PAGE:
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Betty C wrote...

> in MAMMALS the juvenile face is preadapted for cuteness.  That is -
> large eyes and snubby snout.  This triggeres nurtering behavior.  
> These facial proportions grow out/become the adult morph usually 
> within the first year (us humans are genetically deficient in this)

With all due respect to those who keep touting the 'baby face' 
argument (viz, that cute short faces in juveniles elicit a parental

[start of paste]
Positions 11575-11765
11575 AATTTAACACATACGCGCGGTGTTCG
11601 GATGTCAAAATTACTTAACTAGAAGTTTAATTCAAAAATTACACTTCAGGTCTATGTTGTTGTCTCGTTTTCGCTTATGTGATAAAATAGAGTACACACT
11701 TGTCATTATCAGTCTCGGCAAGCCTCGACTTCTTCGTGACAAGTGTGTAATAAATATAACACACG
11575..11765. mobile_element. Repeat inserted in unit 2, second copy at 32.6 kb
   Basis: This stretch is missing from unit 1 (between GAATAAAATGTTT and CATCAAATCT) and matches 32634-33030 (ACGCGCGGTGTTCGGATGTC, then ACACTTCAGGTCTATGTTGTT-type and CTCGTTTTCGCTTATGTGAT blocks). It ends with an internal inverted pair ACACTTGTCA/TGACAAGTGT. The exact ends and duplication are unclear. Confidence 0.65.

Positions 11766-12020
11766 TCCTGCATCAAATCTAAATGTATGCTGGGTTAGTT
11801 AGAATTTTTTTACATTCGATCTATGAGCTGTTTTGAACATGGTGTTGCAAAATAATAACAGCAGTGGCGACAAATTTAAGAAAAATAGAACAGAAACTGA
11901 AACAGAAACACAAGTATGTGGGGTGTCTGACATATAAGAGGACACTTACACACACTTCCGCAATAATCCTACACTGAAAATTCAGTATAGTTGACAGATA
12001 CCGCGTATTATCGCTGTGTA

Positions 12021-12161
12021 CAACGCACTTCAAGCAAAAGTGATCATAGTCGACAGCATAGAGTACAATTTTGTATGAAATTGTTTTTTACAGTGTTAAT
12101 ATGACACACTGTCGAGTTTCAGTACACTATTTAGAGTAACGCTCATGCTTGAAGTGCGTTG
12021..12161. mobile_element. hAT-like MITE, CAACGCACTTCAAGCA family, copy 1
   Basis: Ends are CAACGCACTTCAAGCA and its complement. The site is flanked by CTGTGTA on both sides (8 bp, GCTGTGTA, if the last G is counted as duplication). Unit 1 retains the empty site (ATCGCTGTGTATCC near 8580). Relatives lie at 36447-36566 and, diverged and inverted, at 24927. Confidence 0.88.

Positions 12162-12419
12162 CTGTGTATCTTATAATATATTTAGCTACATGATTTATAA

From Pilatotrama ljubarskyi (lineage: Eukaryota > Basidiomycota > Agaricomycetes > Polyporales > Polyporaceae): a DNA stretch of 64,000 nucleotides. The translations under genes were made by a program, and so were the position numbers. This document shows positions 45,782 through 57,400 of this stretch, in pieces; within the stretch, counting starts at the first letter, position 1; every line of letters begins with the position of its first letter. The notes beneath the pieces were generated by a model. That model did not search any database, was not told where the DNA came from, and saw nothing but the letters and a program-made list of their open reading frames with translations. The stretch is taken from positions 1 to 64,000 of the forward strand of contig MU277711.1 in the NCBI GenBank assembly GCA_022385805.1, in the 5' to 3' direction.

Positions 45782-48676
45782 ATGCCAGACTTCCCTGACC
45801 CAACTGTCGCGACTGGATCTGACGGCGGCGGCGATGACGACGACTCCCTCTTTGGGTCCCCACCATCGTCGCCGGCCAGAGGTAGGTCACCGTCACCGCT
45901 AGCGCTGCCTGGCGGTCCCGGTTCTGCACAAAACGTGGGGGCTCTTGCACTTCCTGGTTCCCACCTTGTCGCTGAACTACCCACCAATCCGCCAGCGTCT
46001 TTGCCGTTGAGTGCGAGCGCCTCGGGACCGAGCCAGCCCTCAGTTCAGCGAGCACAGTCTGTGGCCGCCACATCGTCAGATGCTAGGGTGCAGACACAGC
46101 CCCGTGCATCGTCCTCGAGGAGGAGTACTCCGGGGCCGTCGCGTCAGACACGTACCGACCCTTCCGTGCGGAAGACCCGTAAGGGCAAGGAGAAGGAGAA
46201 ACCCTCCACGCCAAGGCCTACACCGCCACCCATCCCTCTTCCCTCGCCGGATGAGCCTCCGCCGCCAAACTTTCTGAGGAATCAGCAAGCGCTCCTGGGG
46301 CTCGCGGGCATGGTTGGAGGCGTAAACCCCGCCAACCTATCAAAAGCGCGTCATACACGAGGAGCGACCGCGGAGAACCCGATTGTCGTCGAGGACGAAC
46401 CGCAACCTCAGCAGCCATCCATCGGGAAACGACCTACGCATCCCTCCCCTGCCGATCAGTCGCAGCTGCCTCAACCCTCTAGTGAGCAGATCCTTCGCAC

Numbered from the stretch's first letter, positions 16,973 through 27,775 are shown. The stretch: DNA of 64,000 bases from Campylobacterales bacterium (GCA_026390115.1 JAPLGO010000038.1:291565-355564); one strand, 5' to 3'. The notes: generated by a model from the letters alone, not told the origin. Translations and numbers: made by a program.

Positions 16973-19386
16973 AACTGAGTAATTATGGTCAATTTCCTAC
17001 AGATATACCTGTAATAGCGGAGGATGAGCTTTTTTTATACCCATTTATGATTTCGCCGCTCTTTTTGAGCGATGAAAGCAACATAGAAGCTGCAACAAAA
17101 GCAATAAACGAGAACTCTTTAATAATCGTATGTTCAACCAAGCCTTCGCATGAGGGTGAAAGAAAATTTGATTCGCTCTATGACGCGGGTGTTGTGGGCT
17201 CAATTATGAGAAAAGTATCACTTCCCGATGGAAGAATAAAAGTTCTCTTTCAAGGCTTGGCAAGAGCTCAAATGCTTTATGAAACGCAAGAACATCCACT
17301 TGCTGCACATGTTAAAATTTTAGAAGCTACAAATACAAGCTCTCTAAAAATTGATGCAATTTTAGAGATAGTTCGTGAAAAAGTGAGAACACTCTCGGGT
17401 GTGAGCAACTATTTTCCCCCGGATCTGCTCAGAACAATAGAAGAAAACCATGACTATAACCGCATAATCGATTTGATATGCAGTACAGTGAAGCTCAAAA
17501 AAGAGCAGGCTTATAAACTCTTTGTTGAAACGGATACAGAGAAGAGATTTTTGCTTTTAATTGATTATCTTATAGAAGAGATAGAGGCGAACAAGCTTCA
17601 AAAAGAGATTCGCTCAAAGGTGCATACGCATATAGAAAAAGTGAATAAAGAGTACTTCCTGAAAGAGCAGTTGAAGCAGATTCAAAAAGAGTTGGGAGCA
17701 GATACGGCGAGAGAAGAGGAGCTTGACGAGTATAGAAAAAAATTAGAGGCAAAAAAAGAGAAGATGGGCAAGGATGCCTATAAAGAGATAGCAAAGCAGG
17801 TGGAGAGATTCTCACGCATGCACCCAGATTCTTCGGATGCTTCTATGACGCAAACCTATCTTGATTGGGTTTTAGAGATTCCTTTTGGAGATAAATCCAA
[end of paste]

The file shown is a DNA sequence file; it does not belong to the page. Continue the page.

care response), it is rubbish. Look at baby lizards and even 
some fishes, in which the babies have short skulls, big eyes and snub 
noses - all the hallmarks of the juvenile baby-face - yet do not 
necessarily enjoy post-hatching parental care. I would also regard 
baby megapodes as 'cute', yet their parents have no interest in them 
whatsoever as post-hatched entities, and in fact are thoroughly 
nasty to them.

Fact is, baby faces elicit a parental care response in PRIMATES, 
hence our bias that all baby-faced juveniles need looking after. 

".. as slowly but surely, they drew their plans against us"